This has been a week in which Washington and the political world has been turned upside down by the US government's revelation that Iran is not now making nuclear weapons, and had abandoned that program years ago. This contradicted all that our President has been saying these past weeks, as he kept beating the drum for war with Iran. Now comes the old question, "What did the President know and when did he know it?" It looks like 1970s show time in America. But is it really? We so want to believe that George W. Bush was lying to us, that he is Richard Nixon Redux; it would make us feel so comfortable, fill our heads with dreams of impeachment and a shining new government as the helicopter takes him back to Crawford, Texas, while Cheney eternally defibrillates in the lobby of Walter Reed Hospital, and the ever startled but resolute Nancy Pelosi is our first woman president.
Unfortunately, Bush's lying won't accomplish this. Look at this man in his press conferences. Listen to him carefully. Every word he says rings with conviction. This is no actor delivering Cheney's lines; this is a truth teller, a fellow who speaks from his own heavy heart, a man who follows his own script, a guy who says what he means and means what he says. The fact that he speaks his fantasies and believes all of them is what makes him so dangerous. He is clearly insane and that's something few wish to face, because insanity is harder to deal with than the worst kind of prevarication. Liars get exposed, madmen get re-elected.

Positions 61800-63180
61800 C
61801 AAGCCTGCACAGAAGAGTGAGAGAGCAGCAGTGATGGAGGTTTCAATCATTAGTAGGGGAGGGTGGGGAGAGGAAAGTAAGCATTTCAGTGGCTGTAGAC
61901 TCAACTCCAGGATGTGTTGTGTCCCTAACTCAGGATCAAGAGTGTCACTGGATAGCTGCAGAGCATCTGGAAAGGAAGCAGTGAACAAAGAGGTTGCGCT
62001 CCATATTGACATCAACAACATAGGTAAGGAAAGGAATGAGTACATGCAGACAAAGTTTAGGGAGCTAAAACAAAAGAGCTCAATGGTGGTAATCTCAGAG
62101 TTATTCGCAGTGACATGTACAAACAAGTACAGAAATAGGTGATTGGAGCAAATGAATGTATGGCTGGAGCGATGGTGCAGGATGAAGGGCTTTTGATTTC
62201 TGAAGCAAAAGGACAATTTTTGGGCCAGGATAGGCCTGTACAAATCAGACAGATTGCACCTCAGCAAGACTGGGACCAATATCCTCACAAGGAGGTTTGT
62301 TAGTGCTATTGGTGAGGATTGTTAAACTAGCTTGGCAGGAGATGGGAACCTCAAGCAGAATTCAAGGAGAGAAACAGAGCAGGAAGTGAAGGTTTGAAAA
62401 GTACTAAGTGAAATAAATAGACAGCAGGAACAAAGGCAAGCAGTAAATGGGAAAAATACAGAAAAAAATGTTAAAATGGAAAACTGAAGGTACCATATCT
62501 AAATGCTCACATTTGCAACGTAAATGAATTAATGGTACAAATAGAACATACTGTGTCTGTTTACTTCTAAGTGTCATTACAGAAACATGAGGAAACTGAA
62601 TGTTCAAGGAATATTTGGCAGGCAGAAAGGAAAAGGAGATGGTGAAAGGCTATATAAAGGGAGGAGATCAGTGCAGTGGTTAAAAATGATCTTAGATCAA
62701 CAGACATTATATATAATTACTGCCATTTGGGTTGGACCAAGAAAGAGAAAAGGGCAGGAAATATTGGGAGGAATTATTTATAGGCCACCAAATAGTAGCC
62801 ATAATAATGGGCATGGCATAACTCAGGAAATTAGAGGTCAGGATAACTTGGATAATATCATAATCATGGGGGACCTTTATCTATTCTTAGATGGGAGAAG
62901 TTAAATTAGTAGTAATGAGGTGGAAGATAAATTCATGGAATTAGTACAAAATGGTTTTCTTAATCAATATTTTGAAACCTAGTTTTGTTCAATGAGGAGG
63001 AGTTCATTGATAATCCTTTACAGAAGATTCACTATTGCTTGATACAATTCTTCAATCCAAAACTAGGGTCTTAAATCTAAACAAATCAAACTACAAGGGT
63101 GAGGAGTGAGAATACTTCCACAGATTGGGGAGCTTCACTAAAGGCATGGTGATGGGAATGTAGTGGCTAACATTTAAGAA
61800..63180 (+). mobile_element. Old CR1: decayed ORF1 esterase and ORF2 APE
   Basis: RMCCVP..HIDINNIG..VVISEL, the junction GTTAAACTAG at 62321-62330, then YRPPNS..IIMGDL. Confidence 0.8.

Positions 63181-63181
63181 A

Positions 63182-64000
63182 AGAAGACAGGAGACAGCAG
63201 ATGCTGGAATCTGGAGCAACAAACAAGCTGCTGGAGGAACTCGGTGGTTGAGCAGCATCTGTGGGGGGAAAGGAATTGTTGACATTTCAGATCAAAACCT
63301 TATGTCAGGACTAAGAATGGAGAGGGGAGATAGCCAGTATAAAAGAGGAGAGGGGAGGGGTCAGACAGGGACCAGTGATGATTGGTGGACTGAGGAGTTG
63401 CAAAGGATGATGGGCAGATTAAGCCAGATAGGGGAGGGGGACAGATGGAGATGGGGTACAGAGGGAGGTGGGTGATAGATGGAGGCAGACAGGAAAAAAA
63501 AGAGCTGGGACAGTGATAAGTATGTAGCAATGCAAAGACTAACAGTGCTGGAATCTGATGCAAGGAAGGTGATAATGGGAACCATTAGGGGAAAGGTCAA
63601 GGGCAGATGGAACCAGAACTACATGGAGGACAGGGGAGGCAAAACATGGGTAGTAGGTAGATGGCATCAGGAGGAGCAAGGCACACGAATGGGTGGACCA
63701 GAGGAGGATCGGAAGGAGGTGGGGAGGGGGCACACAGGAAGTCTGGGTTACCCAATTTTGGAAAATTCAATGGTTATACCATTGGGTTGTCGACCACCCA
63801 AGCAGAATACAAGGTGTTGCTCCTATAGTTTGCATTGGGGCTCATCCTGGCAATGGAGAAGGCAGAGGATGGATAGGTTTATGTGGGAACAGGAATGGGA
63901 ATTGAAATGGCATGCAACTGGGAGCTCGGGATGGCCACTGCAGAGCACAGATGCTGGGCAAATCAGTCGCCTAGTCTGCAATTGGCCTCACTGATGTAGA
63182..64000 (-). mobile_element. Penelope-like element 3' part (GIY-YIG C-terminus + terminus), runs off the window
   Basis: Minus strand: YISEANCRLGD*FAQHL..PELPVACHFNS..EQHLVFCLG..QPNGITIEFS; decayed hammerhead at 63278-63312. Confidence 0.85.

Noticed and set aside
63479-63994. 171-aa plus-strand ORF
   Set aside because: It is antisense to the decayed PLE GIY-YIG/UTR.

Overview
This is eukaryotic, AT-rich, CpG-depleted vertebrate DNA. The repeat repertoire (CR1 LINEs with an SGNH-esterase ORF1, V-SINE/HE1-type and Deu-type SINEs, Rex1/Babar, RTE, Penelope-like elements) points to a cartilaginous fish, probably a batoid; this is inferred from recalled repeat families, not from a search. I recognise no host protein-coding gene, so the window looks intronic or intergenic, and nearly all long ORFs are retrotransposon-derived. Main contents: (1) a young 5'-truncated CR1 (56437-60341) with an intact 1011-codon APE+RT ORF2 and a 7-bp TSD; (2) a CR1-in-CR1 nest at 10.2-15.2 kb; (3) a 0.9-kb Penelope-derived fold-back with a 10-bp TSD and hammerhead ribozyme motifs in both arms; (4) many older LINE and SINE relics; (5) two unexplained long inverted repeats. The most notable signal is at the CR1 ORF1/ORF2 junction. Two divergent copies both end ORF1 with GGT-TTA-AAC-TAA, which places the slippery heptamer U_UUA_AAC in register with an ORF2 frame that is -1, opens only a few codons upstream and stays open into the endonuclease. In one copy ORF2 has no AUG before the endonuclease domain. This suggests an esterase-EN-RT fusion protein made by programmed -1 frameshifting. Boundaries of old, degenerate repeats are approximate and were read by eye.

I am no psychologist, but it is clear to me that Bush lives in a world of alternate reality in which it is necessary to create new enemies daily even though our world provides enough real ones to keep this country alert for years. He must keep putting us in harm's way in order to keep saving us. Enemies, for him, as with Giuliani, give him the strength he needs to wake up in the morning, and in Bush's case, never to think of the irreparable damage he has done to this country and to the lives of millions. Unfortunately, armed with his fantasies this madman can send armies out to die and to blow up whole civilizations, and there is little resolve in the Congress to stop him. One reason is that we Americans are so suspicious of psychological mumbo jumbo; we have been so overdosed to psycho-babble by our Dr. Phils and all those other TV explainers who can't accept the messiness of the human condition that we are reluctant to recognize a lunatic when the real one comes along. The old news is that all families, even the best of them, are dysfunctional, and all of us are plagued by our own desires and disappointments during our lifetimes. That's okay. It's called real life. This is what our forefathers knew and managed to live with. Life can't often be cured, sometimes it must be endured. But how do we endure a madman at the head of our government? What can we do about it? Very little in the way of a solution comes to mind. Nancy Pelosi will not be fitting this President with the straight-jacket he needs, nor will his doctor dare prescribe the anti-psychotic medication that might restore him to reality and the country to peace again. In all probability we will be obliged to wait out this year, hoping that Freddy Krueger POTUS doesn't decide to strike again.